I also spent three years working with the high school ministry at my church. One of the most memorable events was a six week small group. I'd have six to eight high school students and we'd talk about really "deep" things. The kids didn't have to be a believer-- they could be seeking. Many a tissue was passed around, because many tears of pain were shared-- including my own.
My point is this-- I have learned how precious it is when a teenager or young adult lets you into their world. Our high school pastor used to say it takes a lot of work to gain their trust.
I'm there with my son. Sometimes, my son and I are alone in my car, and he'll start to open up. He'll say something to me about how he is feeling. Trust me, this is not manipulation. He is sharing with me his fears. These are short moments, but I consider them small gifts from him. I don't share all of what he says on this blog. I consider these to be sacred-- between us.
I so want to understand what's hurting him. Why? I see my son so incapable of dealing with stress.
I am always appreciative when an addict lets me into their world-- not the facade, but into their deepest feelings. It helps me to try and understand, because that's what I want to do.
I regret that my life never including a college degree, nor onto a Master's Degree. It was my dream to be a licensed marriage family therapist.
I believe that God gave me many gifts, as he does to all of us. I'm just comfortable with adolescents. I'm not afraid of them, and I don't dislike them. I watch the kids at my school, and I am very comfortable talking to them, teasing them, and learning their names. I notice the invisible kids.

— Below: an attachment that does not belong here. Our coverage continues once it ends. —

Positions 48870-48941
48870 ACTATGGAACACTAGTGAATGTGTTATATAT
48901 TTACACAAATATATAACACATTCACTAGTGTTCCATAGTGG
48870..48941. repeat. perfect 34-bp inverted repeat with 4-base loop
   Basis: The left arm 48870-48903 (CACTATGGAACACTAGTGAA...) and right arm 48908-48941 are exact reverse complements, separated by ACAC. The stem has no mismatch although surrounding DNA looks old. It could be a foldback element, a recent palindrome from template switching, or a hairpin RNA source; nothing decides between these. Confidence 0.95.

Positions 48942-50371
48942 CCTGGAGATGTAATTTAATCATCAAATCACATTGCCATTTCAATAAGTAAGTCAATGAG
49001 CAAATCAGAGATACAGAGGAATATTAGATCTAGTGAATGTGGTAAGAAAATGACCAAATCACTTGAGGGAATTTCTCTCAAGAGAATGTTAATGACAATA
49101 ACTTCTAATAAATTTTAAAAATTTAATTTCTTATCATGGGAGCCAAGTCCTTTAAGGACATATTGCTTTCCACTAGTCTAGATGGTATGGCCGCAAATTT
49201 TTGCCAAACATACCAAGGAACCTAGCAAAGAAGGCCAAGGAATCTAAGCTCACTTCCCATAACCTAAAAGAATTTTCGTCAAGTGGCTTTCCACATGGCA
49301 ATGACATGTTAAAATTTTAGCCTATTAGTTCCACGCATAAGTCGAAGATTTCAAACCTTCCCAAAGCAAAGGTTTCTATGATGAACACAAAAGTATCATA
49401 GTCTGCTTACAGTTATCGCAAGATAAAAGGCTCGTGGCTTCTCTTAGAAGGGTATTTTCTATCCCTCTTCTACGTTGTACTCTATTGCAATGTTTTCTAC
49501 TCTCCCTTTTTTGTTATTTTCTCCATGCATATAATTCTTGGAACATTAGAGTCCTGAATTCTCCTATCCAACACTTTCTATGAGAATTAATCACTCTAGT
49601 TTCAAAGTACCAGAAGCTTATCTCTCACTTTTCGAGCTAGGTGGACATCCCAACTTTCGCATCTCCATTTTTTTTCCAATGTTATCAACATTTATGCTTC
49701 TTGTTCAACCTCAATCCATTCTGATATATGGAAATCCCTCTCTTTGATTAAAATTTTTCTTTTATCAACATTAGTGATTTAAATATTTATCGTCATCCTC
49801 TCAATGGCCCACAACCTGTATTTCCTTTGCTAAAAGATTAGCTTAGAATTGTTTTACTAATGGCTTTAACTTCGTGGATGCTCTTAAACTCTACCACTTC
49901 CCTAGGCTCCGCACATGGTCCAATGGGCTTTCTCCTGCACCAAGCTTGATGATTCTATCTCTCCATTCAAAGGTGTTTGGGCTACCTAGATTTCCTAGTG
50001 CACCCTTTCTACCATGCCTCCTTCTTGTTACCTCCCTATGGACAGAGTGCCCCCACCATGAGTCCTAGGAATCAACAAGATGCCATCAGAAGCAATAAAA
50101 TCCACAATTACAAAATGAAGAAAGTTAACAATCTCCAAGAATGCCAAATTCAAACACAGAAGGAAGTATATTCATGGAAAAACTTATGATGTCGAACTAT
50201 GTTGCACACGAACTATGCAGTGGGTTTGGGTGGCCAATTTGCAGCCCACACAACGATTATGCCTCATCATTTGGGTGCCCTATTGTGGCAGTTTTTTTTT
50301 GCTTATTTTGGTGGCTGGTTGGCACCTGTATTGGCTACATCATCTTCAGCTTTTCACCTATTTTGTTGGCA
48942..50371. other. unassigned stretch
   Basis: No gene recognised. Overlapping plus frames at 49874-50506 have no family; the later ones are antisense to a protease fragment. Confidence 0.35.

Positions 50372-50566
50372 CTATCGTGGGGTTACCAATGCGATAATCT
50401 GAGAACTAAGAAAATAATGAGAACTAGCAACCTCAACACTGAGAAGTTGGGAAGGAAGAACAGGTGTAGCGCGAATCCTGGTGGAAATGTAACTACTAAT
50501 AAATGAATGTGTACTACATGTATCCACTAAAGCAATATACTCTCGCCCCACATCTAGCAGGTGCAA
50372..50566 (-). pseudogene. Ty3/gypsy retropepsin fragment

I have added "Trapped In Addiction" to my blog roll. Ron sent me the link. It's his son. I hope that Alex will continue to blog. One day, I hope my son will write something for this blog. He knows about it, but doesn't ask to read it. Maybe he will-- when he's ready.
I received this comment, yesterday. It was anonymous, so I don't know the credentials of the writer. Still, I found the information interesting. I thought I'd pass it along for you to read. It's about suboxone and methadone:It's Friday. I'm ready to unwind. I'd love one weekend, at least, of no drama. Just peace, a fire, and time with my husband. Just the two of us.
Hi there. I just stumbled across our story and just wanted to give you a little better idea regarding the difference between methadone and suboxone.
Both medications are opioids--synthetic opiates. Suboxone has another drug added--naloxone--to discourage the crushing and misuse of the medication. In addition Suboxone has a ceiling effect--a dose at which it ceases to be more effective if increased past. Methadone does not. Studies have shown that, in general, pts who need more than about 60mgs of methadone to control their symptoms don't do well on Suboxone, and the average needed dose of methadone is 80-120 mgs. Suboxone and methadone are really targeted at two different populations, with some degree of overlap. Suboxone is targeted to those with lighter habits of shorter duration. Methadone is targeted to those with heavier, longer habits. They both work in basically the same way however.
Some people find that suboxone makes them feel depressed, anhedonic (unable to feel normal pleasure), etc. We don't know why this is--some feel it may be due to the effects of the naloxone addition or the fact that buprenorphine itself is a partial opiate agonist and may possibly decrease the brain's production of natural endorphins. However, once the pt. is stabilized on the medication, neither drug will cause a high or euphoria, so there is no reason to assume that your son wants methadone so he can get high on it, etc.
Some folks only need short term treatment with MAT (medication assisted therapy) and others need long term treatment due to permanent impairment of the brain's ability to produce endorphins caused by long term opiate abuse. Many loved ones try to urge their family members to leave treatment before they are ready and this leads usually to disaster. The relapse rates for those leaving methadone treatment are 90% within the first year. However, for those who remain IN treatment, the success rate of Methadone treatment is higher than any other treatment for opioid addiction, by far.
I wish your son all the best and hope things go well for him.